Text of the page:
Table 33,22 displays the therapeutic utility of the above agents for addressing the four major symptoms of AR in addition to ocular symptoms.2,11,18 In clinical practice, combination treatment with more than one of these agents is frequently required to achieve and maintain control of AR.
Table 3: Medications for Allergic Rhinitis
Evidence-based medicine has been increasingly utilized to aid the clinician in making data-driven treatment decisions. Number needed to treat (NNT) and number needed to harm (NNH) calculations have been derived to estimate the magnitude of treatment effects of these medications for AR.22 NNT is the average number of patients who need to receive a treatment for one to benefit, while NNH is the average number of patients who need to receive a treatment for one to be harmed. The lower the NNT and higher the NNH, respectively, the more effective and favorable a treatment is regarded. NNT and NNH calculations for the above medications are also displayed in Table 3.
Allergen immunotherapy is commonly administered for patients with AR (and/or asthma). Its efficacy is well established for patients with AR2,23 and for patients with asthma (see the chapter “Asthma,” elsewhere in this section).24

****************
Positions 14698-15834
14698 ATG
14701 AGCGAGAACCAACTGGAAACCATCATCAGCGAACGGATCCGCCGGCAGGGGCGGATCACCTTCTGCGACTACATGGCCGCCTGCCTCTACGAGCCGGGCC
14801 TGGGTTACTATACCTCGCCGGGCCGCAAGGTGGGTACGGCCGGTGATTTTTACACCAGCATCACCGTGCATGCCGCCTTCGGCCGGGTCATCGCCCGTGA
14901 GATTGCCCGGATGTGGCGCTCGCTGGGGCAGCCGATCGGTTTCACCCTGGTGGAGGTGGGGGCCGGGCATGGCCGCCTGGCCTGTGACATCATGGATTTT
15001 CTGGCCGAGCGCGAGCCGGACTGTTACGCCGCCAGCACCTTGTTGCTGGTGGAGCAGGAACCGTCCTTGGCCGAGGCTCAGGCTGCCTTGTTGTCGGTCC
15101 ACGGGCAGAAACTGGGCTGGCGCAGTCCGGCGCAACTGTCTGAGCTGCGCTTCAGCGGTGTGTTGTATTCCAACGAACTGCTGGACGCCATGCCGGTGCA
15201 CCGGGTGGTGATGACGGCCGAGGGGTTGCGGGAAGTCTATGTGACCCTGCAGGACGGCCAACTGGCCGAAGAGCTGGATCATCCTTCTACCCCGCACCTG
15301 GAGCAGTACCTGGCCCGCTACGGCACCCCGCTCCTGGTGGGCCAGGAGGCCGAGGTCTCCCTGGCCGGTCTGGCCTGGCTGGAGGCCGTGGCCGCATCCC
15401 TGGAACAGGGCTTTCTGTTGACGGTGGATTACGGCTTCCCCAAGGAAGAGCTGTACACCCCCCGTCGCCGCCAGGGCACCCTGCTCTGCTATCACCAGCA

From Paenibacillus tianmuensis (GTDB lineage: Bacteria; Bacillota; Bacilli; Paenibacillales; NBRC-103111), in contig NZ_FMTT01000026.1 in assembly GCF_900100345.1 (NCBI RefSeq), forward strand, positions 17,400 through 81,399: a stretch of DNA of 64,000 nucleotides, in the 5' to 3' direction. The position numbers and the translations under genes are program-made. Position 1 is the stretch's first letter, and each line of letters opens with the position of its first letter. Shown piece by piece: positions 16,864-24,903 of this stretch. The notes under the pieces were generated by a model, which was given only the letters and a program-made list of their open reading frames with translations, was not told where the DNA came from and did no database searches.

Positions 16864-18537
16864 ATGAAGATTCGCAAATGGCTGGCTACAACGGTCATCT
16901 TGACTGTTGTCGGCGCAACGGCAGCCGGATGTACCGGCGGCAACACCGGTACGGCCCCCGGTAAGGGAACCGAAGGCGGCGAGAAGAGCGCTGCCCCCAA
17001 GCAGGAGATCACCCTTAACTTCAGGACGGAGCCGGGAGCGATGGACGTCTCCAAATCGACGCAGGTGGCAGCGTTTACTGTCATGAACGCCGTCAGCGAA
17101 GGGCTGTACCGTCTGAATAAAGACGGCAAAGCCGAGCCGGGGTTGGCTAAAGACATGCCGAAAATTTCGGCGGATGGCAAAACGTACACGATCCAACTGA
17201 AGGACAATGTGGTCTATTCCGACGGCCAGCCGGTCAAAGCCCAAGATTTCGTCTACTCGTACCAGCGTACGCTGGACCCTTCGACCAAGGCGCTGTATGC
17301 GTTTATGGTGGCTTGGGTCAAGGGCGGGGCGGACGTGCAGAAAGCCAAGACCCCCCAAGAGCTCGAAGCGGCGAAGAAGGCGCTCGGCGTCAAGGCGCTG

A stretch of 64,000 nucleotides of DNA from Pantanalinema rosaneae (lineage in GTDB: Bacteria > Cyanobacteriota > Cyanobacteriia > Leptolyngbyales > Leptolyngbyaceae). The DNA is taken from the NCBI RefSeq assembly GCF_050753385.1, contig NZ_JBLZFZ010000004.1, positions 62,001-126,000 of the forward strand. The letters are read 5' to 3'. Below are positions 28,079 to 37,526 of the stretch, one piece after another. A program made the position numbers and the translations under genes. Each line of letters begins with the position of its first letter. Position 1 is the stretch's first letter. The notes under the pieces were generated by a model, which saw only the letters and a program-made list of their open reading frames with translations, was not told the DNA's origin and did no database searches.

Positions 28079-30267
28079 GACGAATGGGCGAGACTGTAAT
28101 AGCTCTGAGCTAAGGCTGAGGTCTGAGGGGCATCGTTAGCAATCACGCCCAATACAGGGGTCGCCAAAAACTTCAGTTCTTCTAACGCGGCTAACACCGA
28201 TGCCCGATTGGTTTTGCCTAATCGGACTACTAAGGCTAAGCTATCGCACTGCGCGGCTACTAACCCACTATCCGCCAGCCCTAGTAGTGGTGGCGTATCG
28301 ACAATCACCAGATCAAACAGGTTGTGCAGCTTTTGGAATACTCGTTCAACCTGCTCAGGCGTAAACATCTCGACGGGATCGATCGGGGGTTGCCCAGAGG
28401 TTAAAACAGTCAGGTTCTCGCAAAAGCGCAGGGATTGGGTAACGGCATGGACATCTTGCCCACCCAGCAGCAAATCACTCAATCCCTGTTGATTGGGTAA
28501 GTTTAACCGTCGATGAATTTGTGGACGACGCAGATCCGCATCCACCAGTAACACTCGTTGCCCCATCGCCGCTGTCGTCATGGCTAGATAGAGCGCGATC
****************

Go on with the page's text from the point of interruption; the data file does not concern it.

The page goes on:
Allergen immunotherapy entails the incremental administration of inhalant allergens for the purpose of inducing immune system changes in host response with natural exposure to these allergens.23 Numerous randomized, double-blinded, placebo-controlled trials have shown that allergen immunotherapy is associated with benefit, for reducing symptoms and medication reliance.23,25 The rate of systemic reaction from allergen immunotherapy is approximately 2 to 3 per thousand injections.26,27 Using a published trial of allergen immunotherapy in which 37 of 44 patients randomized to injections of timothy grass pollen or placebo completed a 3-year study,28 in which statistically significant reduction in symptoms and medication use for rhinitis and asthma in association with allergen immunotherapy was found, NNH was 417. This estimate indicates that 417 allergen immunotherapy injections were given for one person to experience a systemic reaction. Because of the risk for anaphylaxis with administration of allergen immunotherapy, injections should only be given in a setting where adequate precautions are taken and life-threatening anaphylaxis can be treated.23 A wait time of 30 minutes after immunotherapy administration is also recommended23 to be certain a systemic reaction has not occurred.